New Shrimp Farming Technique Yields Record Hauls of Jumbo Shrimp from Minimal Water
Remember that part of Forrest Gump where Forrest and Captain Dan are looking for shrimp but can’t find any because...
Remember that part of Forrest Gump where Forrest and Captain Dan are looking for shrimp but can’t find any because there’s too much competition for shrimp, but then the hurricane passes through and suddenly there’s no competition for shrimp and there’s just tons of shrimp to be had? This story is mostly not like that one, except it ends with a lot more shrimp than it starts with.
A new shrimp farming technology devised by researchers in Texas is churning out record-setting levels of shrimp. Called super-intensive stacked raceways, its a system of indoor aquaculture that generates far more shrimp per cubic meter of water than open pond farming or any other aquaculture technique. And it could be deployed just about anywhere.
The shrimp grow in huge enclosed tubs called raceways, stacked four high in a column. As the shrimp develop and grow under computer-controlled conditions (the water is carefully circulated but not completely renewed, keeping environmental costs and water usage in check), they are moved downward from one raceway to the next–baby shrimp go in the top and progress downward to the bottom raceway, from which they are eventually harvested.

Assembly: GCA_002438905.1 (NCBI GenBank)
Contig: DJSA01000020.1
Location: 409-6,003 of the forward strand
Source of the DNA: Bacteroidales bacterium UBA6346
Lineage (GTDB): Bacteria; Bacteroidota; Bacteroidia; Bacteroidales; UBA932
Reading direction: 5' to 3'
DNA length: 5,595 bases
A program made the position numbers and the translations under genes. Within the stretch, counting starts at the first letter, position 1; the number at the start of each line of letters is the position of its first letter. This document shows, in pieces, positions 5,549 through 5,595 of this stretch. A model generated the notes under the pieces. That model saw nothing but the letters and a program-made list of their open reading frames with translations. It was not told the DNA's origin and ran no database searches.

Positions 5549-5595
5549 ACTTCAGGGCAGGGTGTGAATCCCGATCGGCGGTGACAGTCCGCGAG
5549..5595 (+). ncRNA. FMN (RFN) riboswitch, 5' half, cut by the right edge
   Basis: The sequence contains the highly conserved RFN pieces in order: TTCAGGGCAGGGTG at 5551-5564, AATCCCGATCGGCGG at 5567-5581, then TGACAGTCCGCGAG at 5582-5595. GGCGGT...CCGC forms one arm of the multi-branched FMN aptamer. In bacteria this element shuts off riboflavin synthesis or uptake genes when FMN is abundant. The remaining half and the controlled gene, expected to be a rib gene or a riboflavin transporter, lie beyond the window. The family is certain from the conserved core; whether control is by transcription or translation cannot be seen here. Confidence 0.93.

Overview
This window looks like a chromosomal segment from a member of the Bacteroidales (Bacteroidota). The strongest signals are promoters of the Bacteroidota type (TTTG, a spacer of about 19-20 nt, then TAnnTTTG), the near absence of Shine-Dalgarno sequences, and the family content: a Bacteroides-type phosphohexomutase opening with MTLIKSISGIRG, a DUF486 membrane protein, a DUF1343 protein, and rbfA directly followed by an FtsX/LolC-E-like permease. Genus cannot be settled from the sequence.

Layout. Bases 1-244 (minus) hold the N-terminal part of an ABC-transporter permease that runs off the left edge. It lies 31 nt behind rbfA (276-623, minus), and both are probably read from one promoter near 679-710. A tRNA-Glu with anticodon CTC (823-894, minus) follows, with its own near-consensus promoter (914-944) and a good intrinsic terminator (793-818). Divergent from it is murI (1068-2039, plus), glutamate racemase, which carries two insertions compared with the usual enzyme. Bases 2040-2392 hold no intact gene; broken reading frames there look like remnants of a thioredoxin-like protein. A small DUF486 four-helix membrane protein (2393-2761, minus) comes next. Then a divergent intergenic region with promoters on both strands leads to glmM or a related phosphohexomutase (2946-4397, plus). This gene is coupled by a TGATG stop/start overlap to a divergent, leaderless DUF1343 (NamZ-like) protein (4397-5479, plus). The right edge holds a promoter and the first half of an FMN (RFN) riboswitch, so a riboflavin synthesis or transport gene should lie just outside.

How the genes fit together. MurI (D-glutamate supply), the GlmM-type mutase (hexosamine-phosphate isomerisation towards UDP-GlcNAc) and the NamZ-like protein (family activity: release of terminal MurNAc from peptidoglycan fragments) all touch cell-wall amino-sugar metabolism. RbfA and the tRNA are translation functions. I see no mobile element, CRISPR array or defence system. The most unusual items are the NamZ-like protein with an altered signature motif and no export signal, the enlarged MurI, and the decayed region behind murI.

That innovation–the ability to raise very large, protein-rich shrimp (they’re called U15, but you probably know them as “jumbo”) in very little water–means the kilo-per-cubic-meter numbers are through-the-roof: 25 kilograms of shrimp from just one cubic meter of water. For some perspective, that’s equivalent to 1 million pounds of shrimp per acre of water. U.S. shrimp farms top out at about 20,000 pounds per acre of water. The best shrimp farms in tropical climates, working year round, yield something like 60,000 pounds per acre in a good year.
So we’re talking about a vast improvement to our shrimp stores. But the impact isn’t just an abundance of jumbo shrimp to batter up and fry. For one, it provides countries like the U.S. with a means to produce fresh shrimp (we import the vast majority of ours, and it’s usually frozen and thawed a few times before it gets to us). And shrimp exporters like China are on the verge of becoming shrimp importers due to socioeconomic trends and population growth, and that would make shrimp quite expensive. With stacked raceways, we could have our own domestic supply of shrimp, circumventing the need for a series of violent “shrimp wars.”
But further, this method could provide a simple-to-produce means of protein in places where food in general and protein in particular are growing scarce. Plus: jumbo shrimp you guys! These will go great on an hors d’oeuvre table next to those popper-optimized jalapenos we’ve been cultivating.